Fortunately for me, my younger brother was equally excited about this game. We alternated DMing chapters out of the six-adventure campaign book, each of us using a different party of four from the pre-made characters. It was great fun, and it wasn't long until we'd actually started a semi-regular campaign with just the two of us -- me as the Dungeon Master and him controlling a party of four (and eventually, if memory serves, five) characters.

My First Campaign

Fast-forward to a high school band trip, and I introduced a group of friends, Chris M, Adam C, Adam N, Robert L, and Stef R, to the world of D&D. They fell in love with it almost as quickly as I did. I showed them how to roll their own characters, and I had my first regular gaming group. We'd play at each others' houses, going through an epic campaign (entirely devised by me) that -- so far -- is the only RPG campagin I've ever run that actually concluded the way I'd planned. (Most campaigns either have the players die before the end, or more likely players lose interest/move away and the campaign simply peters out.)

Despite occurring almost fifteen years ago, I still remember some of the details of this campaign. Among the highlights:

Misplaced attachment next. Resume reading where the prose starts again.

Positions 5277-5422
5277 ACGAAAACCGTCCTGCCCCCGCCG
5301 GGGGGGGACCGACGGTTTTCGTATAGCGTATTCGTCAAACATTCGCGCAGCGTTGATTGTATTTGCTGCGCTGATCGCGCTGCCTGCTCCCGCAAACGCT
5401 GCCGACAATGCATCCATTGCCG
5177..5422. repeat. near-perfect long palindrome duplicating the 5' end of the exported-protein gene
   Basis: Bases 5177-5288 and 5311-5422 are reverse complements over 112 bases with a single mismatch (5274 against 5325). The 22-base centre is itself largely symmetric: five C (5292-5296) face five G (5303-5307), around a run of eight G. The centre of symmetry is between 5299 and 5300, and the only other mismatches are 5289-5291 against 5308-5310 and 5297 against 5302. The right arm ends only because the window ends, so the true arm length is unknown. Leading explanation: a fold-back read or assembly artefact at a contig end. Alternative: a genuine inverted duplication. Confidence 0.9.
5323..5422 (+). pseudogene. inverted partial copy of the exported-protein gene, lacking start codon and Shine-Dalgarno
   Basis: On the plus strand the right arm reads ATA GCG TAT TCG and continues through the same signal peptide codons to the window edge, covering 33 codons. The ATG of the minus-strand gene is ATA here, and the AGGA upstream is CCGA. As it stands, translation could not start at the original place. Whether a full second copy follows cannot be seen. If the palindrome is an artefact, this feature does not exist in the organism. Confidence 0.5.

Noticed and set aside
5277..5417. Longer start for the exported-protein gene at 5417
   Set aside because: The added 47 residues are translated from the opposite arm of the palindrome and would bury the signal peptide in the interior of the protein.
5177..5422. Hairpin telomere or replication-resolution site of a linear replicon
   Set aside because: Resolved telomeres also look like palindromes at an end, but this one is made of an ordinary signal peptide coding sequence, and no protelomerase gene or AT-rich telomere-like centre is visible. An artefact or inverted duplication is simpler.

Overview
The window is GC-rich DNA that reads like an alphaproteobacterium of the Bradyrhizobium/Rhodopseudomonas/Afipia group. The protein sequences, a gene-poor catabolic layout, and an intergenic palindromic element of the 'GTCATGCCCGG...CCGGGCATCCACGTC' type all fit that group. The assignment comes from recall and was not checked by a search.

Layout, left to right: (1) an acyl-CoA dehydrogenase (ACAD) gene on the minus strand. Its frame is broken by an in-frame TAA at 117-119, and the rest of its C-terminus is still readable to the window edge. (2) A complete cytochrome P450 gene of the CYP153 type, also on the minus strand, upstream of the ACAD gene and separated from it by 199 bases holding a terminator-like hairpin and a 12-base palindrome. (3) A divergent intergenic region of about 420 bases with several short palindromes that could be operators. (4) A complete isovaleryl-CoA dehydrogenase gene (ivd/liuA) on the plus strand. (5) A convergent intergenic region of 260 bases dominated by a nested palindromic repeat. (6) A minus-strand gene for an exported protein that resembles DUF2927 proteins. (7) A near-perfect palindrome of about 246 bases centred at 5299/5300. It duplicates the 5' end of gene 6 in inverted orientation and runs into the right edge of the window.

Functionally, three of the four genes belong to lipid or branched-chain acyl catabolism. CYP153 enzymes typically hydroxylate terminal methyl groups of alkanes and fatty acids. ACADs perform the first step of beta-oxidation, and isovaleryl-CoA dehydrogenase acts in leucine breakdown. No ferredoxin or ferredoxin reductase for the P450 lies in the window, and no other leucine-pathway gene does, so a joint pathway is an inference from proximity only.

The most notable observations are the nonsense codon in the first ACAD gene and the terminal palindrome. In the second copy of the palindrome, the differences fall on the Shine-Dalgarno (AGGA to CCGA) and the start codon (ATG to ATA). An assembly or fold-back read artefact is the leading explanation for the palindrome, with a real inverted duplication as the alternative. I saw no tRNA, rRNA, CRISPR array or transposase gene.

This campaign was tons of fun, though I suspect all of our parents thought we were crazy for spending so much money on stacks of rulebooks. But on the other side, we were spending money on books so maybe they didn't care as much. Plus we were all good students, getting good grades, and having a social life. Really not much of a downside.

Miniatures Inbound

LOTR Starter Box

The Fellowship of the Ring starter box from GW

When the Lord of the Rings movies first came out, Games Workshop released a tabletop miniatures game based on series. My parents bought me a copy of the Fellowship of the Ring box set as a birthday or Christmas present.

Tabletop miniatures games like the Lord of the Rings game are an interesting beast. Players are expected to assemble and paint the plastic and metal models that make up their respective armies. Players then lay out their armies on a table with scale scenery and use rulers and dice to fight each other. A board game minus the board plus a large hobby element, effectively.